Mental Health

Women so often put others’ needs before their own that they hide or ignore challenges they’re facing until the burden has become too heavy. Our team of caring and compassionate on-site clinical psychologists can help with anxiety, depression, postpartum depression, infant loss, eating disorders, menopause mania and emotional stresses. Here, you always come first.


We know how it is: The to-do list is never done. The calendar is never empty. The kids are never in the same place at the same time. And we put ourselves last.

Long hours combined with lack of exercise and sleep leads to stress. And stress has very real physical and mental effects.

Our team of clinical psychologists can help you learn to manage your stress or get rid of it altogether.

To take care of others, you have to take care of yourself first.

We’ve been with you every step of the way during your pregnancy,  but it’s just as important to know what to expect after your baby is born.  That’s why we offer a workshop every Monday at 5:00 p.m. to help you prepare for your baby’s arrival.

Topics covered include:

  • Hormonal and physical changes you can expect after giving birth
  • Psychosocial changes—no sleep, no alone time, lack of control, etc.
  • Postpartum mental health conditions—prevalence, what’s normal, what’s not
  • Factors that may predispose individuals to have a postpartum condition
  • Coping skills that work best with your personality type
  • when to ask for help
  • treatment options

Being on your own with your baby for the first few weeks and months is one of the most eye-opening, messy, absolutely beautiful things you’ll ever experience in your life. And, it can be scary, sad and overwhelming all at the same time. Learning to embrace your messy, wonderful new world order isn’t always easy. But, it’s so worth it.

Let us help you learn about complete postpartum health-mind and body. Just as we help you develop a birth plan, let us help you plan for weeks and months after the arrival of your newest family member.

This workshop is offered free of charge to all VWC moms-to-be and their partners. But, advanced registration is required.  804.288.4084.

Just as your body is returning to its pre-baby size and shape, your hormone levels are also finding their way back to normal.

Along the way, your emotions may swing from elation to depression. You may feel overwhelmed, especially if your baby is having separation issues of his own and wants to be held around the clock.

Your roller coaster emotions should diminish over time.

But if you feel utterly sad and hopeless, or so overcome with worry that you can’t get any rest, let us know. These are signs of postpartum depression. If you feel angry or violent, call us immediately.  Clinical psychologists are part of your team and can help you through this difficult time.

Changing hormone levels make mood fluctuations common during and after pregnancy. But if any of these symptoms last for more than a week or two, you may be developing postpartum depression.

  • Significant hopelessness
  • Excessive feeling of guilt or worthlessness
  • Significant appetite changes (loss or increase)
  • Excessive sadness and crying
  • Suicidal thoughts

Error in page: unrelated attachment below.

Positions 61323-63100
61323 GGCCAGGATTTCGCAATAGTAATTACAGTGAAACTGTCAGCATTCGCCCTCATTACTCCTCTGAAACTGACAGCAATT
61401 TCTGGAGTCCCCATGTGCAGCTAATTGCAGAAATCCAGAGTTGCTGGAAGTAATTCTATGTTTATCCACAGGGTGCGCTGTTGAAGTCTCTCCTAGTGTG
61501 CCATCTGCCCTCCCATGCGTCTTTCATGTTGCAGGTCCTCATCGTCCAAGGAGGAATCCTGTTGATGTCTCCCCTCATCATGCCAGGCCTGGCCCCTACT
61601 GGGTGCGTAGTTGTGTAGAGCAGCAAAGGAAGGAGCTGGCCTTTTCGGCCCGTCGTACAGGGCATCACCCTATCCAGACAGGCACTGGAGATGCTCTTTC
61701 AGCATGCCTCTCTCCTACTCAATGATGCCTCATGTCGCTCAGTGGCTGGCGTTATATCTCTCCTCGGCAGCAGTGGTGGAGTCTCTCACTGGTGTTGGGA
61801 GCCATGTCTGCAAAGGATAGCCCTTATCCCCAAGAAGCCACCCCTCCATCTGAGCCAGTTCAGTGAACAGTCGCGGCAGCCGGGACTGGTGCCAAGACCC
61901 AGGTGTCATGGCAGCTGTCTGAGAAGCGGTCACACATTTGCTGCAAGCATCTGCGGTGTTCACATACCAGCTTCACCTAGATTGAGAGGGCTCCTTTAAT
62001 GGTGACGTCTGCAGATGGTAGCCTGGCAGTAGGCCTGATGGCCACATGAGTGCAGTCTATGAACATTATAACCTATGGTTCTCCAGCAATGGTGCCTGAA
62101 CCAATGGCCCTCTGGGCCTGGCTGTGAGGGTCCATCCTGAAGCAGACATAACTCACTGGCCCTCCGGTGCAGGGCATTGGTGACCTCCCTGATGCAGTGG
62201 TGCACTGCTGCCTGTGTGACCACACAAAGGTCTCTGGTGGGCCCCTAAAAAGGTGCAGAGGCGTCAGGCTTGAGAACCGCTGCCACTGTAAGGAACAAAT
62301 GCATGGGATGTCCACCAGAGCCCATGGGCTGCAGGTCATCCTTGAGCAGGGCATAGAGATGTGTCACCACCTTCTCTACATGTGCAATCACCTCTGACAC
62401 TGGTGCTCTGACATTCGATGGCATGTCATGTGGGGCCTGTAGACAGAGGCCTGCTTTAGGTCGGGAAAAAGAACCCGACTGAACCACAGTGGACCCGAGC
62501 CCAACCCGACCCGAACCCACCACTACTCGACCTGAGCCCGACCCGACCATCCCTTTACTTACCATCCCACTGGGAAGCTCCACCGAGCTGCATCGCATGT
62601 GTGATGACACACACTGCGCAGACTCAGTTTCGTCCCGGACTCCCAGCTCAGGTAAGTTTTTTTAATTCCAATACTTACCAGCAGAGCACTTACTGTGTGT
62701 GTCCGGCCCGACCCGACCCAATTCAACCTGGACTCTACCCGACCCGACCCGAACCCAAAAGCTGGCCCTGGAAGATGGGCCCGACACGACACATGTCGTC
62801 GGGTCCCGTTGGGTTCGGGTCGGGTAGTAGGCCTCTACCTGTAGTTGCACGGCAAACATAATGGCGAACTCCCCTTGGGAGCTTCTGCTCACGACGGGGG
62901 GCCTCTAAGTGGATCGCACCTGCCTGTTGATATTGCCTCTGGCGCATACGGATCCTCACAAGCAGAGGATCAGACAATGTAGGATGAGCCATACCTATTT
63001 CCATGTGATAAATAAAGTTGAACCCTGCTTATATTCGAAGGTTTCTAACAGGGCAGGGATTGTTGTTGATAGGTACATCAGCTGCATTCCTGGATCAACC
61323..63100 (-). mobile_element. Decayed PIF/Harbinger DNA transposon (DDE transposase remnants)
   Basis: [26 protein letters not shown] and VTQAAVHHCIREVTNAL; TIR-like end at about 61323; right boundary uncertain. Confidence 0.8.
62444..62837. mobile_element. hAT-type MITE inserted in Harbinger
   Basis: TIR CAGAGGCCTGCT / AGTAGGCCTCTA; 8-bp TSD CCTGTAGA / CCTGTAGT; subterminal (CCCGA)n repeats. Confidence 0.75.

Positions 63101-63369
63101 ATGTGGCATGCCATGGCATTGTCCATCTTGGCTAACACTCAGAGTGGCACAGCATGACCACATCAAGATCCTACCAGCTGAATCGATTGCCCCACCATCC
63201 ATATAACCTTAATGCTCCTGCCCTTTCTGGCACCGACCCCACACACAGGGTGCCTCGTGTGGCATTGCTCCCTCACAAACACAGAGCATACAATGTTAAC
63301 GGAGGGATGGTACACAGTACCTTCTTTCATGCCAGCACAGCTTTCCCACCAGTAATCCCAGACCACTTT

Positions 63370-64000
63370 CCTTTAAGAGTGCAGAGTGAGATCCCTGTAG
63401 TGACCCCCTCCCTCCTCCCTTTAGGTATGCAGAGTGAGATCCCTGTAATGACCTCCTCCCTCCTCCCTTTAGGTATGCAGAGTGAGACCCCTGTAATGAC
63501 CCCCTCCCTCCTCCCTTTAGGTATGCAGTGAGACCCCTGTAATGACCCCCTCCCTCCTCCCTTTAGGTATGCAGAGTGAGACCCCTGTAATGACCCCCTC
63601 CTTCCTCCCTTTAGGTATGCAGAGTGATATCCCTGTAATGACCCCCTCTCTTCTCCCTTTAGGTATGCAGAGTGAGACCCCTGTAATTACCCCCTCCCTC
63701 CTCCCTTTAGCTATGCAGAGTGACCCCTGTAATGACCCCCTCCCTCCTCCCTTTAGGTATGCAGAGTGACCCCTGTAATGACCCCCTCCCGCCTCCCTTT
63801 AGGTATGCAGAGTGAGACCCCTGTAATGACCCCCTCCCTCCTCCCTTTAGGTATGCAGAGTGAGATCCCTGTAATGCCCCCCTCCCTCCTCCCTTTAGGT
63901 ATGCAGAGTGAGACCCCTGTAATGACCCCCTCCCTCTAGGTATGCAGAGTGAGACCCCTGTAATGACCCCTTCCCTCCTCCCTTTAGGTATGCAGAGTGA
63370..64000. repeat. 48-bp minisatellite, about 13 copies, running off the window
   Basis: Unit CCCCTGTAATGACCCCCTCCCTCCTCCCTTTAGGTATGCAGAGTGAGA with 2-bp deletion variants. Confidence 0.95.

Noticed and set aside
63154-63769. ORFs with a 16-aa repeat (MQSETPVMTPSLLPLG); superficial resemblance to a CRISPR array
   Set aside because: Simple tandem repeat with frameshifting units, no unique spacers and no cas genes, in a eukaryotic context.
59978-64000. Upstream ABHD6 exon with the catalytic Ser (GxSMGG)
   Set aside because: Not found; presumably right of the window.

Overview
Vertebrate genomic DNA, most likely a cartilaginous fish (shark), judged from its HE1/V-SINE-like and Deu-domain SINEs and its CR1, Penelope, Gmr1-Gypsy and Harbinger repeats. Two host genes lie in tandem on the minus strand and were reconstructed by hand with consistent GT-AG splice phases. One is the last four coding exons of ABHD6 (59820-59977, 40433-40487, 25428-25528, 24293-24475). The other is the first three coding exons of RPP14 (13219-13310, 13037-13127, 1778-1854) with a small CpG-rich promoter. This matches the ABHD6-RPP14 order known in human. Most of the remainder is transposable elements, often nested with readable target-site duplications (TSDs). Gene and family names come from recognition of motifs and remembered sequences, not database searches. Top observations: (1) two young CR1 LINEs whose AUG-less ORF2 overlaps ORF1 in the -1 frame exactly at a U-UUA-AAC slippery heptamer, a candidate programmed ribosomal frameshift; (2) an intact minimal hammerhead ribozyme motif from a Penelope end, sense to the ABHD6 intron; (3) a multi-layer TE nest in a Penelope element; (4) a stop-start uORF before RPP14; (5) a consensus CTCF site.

• Excessive irritability and anger/aggression
  • Agitation or inability to relax
  • Lack of motivation or pleasure
  • Lack of concentration or focus
  • Change in sleep patterns (sleeping much more or much less)
  • Excessive fatigue
  • Excessive anxiety or worry, especially about the baby

You are not alone. One in five women suffers from some form of postpartum depression. More serious symptoms of postpartum depression include thoughts of hurting yourself or the baby, fear of being left alone with the baby, or not wanting to care for the baby. If you experience any of these, call us right away at 804.288.4084.

Losing a child, whether early in pregnancy or after birth, is a life-changing event. And the pain can be unbearable.

Perinatal loss—miscarriage, stillbirth or infant death—affects more than one million families every year.  Nearly one in five pregnancies ends in a miscarriage before 20 weeks of pregnancy.

It can be difficult to recover emotionally, mentally and physically. Parents grieve the loss of their hopes and dreams, and the vision of their future with a child. There is no comfort for the loss of what they never knew.

Friends and family you would normally turn to for support may not have even known you were pregnant, leaving you and your partner to deal with the loss—and the emotions—in isolation.

You don’t have to be alone on your journey. Our clinical psychologists can help you through this incredibly difficult time. We offer individual counseling as well as a Compassionate Caring: Miscarriage and Infant Loss Support Group that meets once a month.

Let us help you find your way through your grief. 804.288.4084.


The Latest

May Is National Maternal Mental Health Awareness Month. Knowledge Is Powerful.

Maternal mental health issues affect many mothers. More than you might think. There is a vulnerability associated with pregnancy when it comes to mental health. Lack of awareness or unnecessary stigma […]

Read More

You’re Not Alone. Virginia Women’s Center Offers Help for Miscarriage and Infant Loss.

Grief is not a noun, Dr. Mary E. Polce says. Grief is a process. Grief is work. And experiencing the devastating loss of a baby is the hardest work of […]

Read More

Four Surprising Things You Should Know About Menopause

Menopause can feel really weird. And that’s okay. That’s the number one thing Richmond gynecologist Dr. Kristin Schraa wants menopausal women to know: What they’re experiencing is normal. “They’re not […]

Read More

“I love Virginia Women’s Center. I always leave feeling better than I did before, and every person there treats me, and others, with amazing amounts of courtesy and respect.”